Thomas Stanley, translator (1665) Claudius Aelianus His Various History. Book XI (pages 205-211)
The Eleventh Book.
Of Oricadmus and the Art of Wrastling.
Oricadmus gave rules for Wrastling, and invented that manner of Wrastling which is called Sicilian.1
Of the Verses of Orœbantius, Dares and Melisander.
The Poems of Orœbantius the Trœzenian were before Homer, as the Trœzenian relations affirm. They say also that Dares the Phrygian, whose Phrygian Iliad I know to be yet extant, was before Homer. Melisander the Milesian writ the Battel betwixt the Lapithæ and the Centaurs.
Of Icchus, and Wrastling.
Icchus the Tarentine used Wrastling, and in the time of his exercise2 continued most temperate, using spare diet, and living continently all his time.
Of the Baldneß of Agathocles.
They saw that Agathocles Tyrant of Sicily was Bald-headed even to derision ; his hair by degrees falling off, he ashamed made a Myrtle Garland to cover his head and hide the Baldness. The Syracusians were not ignorant of his want of Hair, but they took no notice of it, by reason of his fierce spirit and Tyrannical demeanour.
Of some persons unjustly condemned for Sacrilege.
Some persons sacrificed at Delphi ; the Delphians conspiring against them, privately put consecrated Monies into the Baskets wherein was their Frankincense and Cakes for Sacrifice. Hereupon apprehending them as Sacrilegious persons, they led them to the top of the Rock, and according to the Delphian Law, threw them down.
Of an Adulterer.
It happened that an Adulterer was taken in Thespiæ, and as he was led fettered through the Market-place, his friends rescued him. This occasioned an Insurrection, wherein many men were slain.
Of Lysander and Alcibiades.
Eteocles the Lacedemonian said that Sparta could not suffer two Lysanders : And Archestratus the Athenian said that Athens could not suffer two Alcibiades. So intolerable were they both in their Countries.
Of the death of Hipparchus.
Hipparchus was murthered by Harmodius and Aristogiton, because he would not suffer the Sister of Harmodius to carry the Basket to the Goddess, according to the custome of the Country, in the Panathenian Solemnity, she perhaps deserving it.
Of certain excellent persons, Indigent, yet would not accept Gifts.
The most excellent persons among the Greeks lived in extreme Penury all their lives. Let some then still praise Riches above the best Grecians, to whom Penury was allotted as long as they lived. Of those was Aristides Son of Lysimachus, a man of excellent conduct in War, who also imposed tribute on the Grecians : Yet this so great a person did not leave enough to buy him Funeral ornaments.
Phocion also was very poor, who when Alexander sent him a hundred Talents, asked, "For what reason doth he give me this?" They answering, Because he conceives you to be the onely Just and Good person amongst the Athenians ; he replied, "Then let him suffer me to be such."
Epaminondas also Son of Polymius was poor. When Jason sent him five hundred Crowns, "You begin (saith he) to doe me wrong." He borrowed of a Citizen five hundred Drachms for the Charges of his Journey to Peloponnesus ; but hearing that his Squire had got money of a Prisoner, "Give me, saith he, the Shield back, and purchase for your self a Cook's Shop to live in : For now you are grown rich, you will no longer fight."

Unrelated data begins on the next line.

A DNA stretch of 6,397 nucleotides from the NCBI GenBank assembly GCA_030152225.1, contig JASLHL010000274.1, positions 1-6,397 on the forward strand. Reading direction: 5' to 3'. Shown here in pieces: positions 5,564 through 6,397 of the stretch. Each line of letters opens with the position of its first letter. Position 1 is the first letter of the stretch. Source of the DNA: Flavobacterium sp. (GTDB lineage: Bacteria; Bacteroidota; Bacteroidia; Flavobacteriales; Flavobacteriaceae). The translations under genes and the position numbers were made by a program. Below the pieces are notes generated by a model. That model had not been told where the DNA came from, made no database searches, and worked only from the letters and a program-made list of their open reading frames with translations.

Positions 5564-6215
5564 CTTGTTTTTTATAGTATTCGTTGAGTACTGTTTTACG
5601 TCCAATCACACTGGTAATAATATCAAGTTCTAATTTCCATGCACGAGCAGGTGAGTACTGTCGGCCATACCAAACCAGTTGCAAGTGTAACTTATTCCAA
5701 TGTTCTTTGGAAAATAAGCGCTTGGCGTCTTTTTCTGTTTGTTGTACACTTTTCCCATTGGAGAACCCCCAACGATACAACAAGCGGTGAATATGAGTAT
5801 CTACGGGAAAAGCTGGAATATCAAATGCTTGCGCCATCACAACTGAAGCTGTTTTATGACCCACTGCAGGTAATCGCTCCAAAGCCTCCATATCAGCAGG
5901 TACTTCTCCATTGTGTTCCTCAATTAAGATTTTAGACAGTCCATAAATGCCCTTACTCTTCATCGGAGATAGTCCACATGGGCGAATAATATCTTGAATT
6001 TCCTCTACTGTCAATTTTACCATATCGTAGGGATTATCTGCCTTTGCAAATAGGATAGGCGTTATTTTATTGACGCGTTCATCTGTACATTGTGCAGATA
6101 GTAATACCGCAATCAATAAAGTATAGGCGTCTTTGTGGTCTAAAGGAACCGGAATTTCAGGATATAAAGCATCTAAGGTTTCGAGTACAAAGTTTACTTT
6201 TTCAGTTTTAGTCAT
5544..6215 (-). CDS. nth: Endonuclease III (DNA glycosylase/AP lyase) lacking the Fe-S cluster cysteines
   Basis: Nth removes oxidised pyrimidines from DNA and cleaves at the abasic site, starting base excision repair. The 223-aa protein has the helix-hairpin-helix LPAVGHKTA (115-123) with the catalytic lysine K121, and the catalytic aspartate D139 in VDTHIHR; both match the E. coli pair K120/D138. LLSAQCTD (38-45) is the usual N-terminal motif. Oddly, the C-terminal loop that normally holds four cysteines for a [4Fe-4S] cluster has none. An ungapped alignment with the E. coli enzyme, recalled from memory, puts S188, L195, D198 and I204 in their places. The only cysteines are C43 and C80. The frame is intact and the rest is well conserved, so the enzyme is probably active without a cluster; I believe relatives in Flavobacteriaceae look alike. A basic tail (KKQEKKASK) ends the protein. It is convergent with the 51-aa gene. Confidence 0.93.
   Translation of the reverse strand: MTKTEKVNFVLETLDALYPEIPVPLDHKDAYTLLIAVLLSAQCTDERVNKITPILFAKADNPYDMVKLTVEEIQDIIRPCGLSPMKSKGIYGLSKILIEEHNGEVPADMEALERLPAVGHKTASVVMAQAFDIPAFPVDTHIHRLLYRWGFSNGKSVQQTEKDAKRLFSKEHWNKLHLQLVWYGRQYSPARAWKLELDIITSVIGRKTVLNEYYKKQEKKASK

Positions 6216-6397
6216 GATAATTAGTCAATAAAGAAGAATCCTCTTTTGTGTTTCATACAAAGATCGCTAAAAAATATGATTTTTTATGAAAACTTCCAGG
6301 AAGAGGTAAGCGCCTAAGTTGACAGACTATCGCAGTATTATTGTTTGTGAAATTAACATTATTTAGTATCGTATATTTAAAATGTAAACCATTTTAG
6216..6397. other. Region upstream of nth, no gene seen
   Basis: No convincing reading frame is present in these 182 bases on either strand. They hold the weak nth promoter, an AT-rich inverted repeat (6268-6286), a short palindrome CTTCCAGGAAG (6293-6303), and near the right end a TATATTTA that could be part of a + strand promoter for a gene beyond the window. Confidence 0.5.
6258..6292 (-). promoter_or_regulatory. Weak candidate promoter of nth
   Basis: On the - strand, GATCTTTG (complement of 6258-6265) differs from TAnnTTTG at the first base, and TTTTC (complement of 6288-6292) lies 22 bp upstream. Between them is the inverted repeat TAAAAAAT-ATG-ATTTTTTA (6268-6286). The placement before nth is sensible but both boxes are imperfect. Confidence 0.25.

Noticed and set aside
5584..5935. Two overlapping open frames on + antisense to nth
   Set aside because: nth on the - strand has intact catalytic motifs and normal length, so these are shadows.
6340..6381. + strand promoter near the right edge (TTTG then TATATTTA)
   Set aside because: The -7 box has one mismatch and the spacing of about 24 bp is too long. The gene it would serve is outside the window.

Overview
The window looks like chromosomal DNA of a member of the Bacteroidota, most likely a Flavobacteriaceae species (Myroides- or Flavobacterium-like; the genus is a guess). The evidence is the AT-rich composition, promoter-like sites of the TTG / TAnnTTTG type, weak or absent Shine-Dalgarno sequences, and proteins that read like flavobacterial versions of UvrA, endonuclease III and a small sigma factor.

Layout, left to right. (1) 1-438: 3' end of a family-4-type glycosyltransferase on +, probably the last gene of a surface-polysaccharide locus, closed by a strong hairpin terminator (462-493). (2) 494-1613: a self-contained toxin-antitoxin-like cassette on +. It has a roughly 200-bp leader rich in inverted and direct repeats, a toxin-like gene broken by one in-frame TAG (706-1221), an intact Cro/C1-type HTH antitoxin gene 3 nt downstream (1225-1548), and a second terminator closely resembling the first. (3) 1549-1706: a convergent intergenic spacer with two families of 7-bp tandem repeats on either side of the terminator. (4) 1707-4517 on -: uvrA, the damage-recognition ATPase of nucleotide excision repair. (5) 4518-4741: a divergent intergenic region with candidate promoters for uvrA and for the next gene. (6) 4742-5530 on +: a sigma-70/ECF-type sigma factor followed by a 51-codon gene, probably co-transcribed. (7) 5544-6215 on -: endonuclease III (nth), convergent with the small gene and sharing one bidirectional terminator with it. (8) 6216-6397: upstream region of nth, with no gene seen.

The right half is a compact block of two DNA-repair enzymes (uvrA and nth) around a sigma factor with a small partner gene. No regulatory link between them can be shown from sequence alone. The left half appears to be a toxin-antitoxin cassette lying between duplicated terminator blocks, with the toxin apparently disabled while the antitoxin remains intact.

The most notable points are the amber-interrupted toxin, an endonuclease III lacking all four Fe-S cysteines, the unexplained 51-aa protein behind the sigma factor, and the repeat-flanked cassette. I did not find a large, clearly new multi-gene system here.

Pelopidas being reproved by his friends for neglecting Riches, a thing necessary to live ; "Yes, by Jove, saith he, necessary for that Nicomedes indeed" ; pointing to one lame and maimed.
Scipio lived fifty four years, and neither bought nor sold any thing, with so little was he contented. One shewing him a Shield richly adorned, he said, "But it behoves a Roman to place his hope on his right hand, not on his left."
Ephialtes Son of Sophonides was exceeding poor : his friends offering to give him ten Talents, he would not accept them, saying, "These will either make me, through respect of you, to doe something unjustly in favour ; or if I shew no particular favour or respect to you, I shall seem ungrateful."
Zoilus the Amphipolitan, who wrote against Homer, Plato and others, was Disciple of Polycrates. This Polycrates wrote an Accusation against Socrates. Zoilus was called the Rhetorical Dog ; his Character this, He wore a long Beard, he shaved his Head close, his Gown reached not to his knees, his whole employment was to speak ill and sow dissension ; this unhappy man was wholly given to Detraction. A learned person asked him why he spoke ill of all : he answered, "Because I would doe them hurt, but cannot."
Of Dionysius the Sicilian.
Dionysius the Sicilian practised Physick, and did Cures himself, Lancing, Cauterizing, and the like.
Of a Marchpane sent by Alcibiades to Socrates.
Alcibiades sent to Socrates a large Marchpane fairly wrought. Xanthippe grew angry hereat, after her manner, threw it out of the Basket, and trod upon it : whereat Socrates laughing said, "And you then will have no share in it your self."
If any one think that in relating these things I speak Trifles, he knows not that even in such a wise man is proved, despising those things which the Vulgar esteem as the ornament of a Table, and crown of a Feast.
Of one in Sicily very sharp-sighted.
They say there was a Sicilian of so sharp Sight, that extending his view from Lilybeus to Carthage he erred not : They say he could tell the number of the Ships riding at Carthage without missing.3
Stanley's notes are marked by glyphs (e.g., *); other notes are numbered.
1. Aelian's Sicilian (Σικελὸν) wrestling is a bit of a mystery. Some commentators expect that it is the same as Suidas's σικελίζειν, a sort of Greek version of WWF wrestling in which deception and trickery were permitted.
2. Contestants at the Olympics, says Pausanias V.24.9, had to swear an oath that they had spent ten months in strict training.
3. Pliny VII, chap. XXI writes that Varro gives the name of this Sicilian name as Strabo.
This page is by James Eason.